Rochester, N.Y. – The local broker accused by the Securities and Exchange Commission of violating securities laws says he did nothing wrong.
The SEC wants a judge to issue an injunction against David Mura for allegedly paying himself client funds and issuing promissory notes for risky, unregistered start-up companies. The SEC says at least 17 clients lost $850,000.
“I’ve been a broker for 22 years, managed people’s money for 22 years and never had a complaint. I think that bespeaks to my character,” Mura said.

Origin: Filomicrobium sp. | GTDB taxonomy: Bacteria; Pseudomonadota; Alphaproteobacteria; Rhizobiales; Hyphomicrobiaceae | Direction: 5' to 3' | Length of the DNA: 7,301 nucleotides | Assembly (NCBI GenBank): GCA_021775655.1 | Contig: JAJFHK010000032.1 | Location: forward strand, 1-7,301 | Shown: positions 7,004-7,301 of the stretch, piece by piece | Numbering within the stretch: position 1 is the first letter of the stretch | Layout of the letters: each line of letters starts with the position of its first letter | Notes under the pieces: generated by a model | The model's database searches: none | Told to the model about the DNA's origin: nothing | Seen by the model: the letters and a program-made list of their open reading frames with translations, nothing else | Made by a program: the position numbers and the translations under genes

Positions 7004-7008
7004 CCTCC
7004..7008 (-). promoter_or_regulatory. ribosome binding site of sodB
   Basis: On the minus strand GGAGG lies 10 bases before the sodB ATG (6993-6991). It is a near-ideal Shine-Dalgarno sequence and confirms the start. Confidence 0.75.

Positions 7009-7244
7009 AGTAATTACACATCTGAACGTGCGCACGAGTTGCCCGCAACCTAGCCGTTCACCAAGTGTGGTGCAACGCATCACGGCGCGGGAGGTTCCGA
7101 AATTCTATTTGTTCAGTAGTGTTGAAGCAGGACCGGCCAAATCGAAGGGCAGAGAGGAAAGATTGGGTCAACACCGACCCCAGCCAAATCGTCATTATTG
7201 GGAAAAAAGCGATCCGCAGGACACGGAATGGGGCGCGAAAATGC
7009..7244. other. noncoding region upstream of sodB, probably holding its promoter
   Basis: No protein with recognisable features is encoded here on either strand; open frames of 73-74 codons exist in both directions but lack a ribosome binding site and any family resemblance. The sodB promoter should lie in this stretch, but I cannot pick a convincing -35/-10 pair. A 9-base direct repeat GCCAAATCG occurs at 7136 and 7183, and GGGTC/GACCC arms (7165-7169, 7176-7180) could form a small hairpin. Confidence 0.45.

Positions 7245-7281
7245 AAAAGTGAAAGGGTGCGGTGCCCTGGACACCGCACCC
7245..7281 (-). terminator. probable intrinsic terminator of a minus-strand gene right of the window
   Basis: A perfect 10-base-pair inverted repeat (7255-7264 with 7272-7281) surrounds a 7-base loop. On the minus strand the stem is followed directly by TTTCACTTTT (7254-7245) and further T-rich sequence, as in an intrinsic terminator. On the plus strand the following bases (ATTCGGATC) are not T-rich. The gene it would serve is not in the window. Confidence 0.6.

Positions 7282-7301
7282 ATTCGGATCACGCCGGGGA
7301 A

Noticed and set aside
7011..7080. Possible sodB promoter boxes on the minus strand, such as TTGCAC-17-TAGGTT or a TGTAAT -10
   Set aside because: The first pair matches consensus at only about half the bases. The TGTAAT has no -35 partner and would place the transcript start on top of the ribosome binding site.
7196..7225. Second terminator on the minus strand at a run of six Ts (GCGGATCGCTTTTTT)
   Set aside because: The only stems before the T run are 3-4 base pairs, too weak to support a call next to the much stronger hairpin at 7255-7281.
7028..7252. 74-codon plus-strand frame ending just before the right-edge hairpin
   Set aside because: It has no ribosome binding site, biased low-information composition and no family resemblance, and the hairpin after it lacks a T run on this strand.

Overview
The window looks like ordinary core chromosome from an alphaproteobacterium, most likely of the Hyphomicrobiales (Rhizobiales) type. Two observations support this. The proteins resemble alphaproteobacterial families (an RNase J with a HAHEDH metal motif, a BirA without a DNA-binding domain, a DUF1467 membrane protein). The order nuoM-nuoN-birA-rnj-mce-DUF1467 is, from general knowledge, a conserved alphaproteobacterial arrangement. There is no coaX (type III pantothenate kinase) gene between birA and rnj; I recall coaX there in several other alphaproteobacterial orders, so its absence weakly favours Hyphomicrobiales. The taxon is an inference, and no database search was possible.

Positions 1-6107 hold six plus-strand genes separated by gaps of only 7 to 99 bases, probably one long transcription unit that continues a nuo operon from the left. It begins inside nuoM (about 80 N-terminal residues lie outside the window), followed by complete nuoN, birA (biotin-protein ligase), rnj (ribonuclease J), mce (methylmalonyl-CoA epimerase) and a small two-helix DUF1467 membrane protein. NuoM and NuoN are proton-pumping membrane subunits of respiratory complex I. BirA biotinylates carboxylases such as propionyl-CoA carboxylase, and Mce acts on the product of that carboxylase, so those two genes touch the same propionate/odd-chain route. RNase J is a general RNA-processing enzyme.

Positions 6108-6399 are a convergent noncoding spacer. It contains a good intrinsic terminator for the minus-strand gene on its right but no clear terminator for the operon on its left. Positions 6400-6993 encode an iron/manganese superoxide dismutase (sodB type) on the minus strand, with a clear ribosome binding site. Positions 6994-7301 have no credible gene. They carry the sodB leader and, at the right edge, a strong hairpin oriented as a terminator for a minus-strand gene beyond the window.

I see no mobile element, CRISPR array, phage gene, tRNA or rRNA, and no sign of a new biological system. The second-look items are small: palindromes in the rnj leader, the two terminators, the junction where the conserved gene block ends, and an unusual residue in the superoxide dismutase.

Mura worked at JP Turner during this time as a broker. The SEC says Mura did not tell his bosses about the startups and the company fired him in 2011. Mura said he resigned.
A separate complaint filed by a local law firm on behalf of 20 clients says Mura also invested their money in high-risk stocks. The clients say they lost a total of more than $3 million.
“That money can be recovered and returned to the clients and I am on a daily basis trying to keep the businesses alive,” said Mura, referring to the several medical device and technology startups at the center of the promissory note allegations. The SEC says Mura wrested control of one of the startups through “threats of violence and death” against the founder, a charge Mura denies.